If there's one thing I know about lab guinea pigs, it's that they're well compensated. Unless they're actual guinea pigs, in which case they're dissected. But you can contribute to science for cold, hard profit in Eve Online.
Project Discovery, a collaboration with the Human Protein Atlas, Massively Multiplayer Online Science and Reykjavik University, is crowdsourcing to identify patterns of protein localisation in human cells through an Eve minigame administered by the 'Sisters of Eve', which you can attempt wherever you may be in the universe. In recompense, you get ISK and Analysis Kredits, which can be spent on Sisters of Eve merch in the LP Store. Trolls, be warned: you'll be tested on known samples to define your accuracy rating, and when you move on to the unknown samples, you'll be measured against the consensus achieved by the Eve community at large. If the Sisters of Eve suspect you're doing bad science, don't expect to get much out of them.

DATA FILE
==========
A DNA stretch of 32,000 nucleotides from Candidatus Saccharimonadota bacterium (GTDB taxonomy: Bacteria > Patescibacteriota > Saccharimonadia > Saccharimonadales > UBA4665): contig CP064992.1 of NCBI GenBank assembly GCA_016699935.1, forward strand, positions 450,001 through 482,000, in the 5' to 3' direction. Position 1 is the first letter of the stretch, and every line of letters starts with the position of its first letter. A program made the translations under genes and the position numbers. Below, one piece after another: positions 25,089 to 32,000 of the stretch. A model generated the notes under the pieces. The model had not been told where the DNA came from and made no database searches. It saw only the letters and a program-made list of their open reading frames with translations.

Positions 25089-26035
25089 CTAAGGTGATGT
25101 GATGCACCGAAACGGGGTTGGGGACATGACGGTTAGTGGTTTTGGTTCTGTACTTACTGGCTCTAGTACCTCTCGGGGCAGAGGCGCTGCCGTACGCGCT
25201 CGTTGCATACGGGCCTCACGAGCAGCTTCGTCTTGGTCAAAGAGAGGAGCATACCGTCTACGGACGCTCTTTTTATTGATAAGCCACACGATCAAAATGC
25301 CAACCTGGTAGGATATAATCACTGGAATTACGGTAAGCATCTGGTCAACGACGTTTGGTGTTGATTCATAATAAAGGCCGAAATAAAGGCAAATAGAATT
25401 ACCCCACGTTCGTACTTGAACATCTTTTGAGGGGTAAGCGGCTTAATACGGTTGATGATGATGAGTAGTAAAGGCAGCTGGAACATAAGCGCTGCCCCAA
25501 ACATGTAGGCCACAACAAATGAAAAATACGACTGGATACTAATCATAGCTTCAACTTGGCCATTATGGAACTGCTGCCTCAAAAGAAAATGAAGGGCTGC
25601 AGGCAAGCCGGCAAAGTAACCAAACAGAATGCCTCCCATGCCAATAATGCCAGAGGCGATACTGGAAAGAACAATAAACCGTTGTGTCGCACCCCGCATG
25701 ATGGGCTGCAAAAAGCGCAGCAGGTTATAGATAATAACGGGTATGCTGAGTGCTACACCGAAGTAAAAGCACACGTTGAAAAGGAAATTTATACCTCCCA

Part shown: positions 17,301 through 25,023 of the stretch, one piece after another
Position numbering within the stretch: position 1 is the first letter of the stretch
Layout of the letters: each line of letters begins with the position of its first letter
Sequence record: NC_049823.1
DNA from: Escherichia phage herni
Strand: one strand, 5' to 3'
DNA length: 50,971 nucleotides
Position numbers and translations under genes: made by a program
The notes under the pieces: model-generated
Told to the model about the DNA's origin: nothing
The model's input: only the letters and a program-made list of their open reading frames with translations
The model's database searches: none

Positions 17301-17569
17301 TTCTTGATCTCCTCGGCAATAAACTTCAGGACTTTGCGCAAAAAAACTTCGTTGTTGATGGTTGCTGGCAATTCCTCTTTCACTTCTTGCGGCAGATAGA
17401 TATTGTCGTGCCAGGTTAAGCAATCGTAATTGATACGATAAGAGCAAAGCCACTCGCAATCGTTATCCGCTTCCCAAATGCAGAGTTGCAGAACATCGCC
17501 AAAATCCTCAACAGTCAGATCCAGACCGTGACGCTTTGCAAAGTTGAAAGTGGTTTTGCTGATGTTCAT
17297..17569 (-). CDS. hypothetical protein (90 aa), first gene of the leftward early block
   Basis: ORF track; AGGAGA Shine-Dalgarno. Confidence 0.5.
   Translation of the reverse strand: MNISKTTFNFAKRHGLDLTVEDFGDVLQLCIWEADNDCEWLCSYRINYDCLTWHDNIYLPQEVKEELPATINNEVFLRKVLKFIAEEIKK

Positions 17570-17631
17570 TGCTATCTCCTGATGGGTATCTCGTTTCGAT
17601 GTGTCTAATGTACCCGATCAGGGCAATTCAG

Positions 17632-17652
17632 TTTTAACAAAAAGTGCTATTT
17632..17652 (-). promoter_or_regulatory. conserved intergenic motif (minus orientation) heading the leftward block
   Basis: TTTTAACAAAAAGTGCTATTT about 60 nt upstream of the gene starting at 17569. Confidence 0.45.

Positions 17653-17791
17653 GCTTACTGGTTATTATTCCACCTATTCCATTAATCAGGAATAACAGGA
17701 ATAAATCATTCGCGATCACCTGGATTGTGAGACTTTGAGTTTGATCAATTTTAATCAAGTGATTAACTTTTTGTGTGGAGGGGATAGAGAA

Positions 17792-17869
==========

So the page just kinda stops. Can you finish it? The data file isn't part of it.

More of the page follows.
It's a clever solution to the problem of mass classification, on the part of MMOS and the HPA at least—humans are a darn sight better than machines when it comes to pattern recognition, with the downside of requiring fun and reward, hence crowdsourcing. Whether the players find it worthwhile remains to be seen.
Edit: Updated to include key collaborators Massively Multiplayer Online Science and Reykjavik University.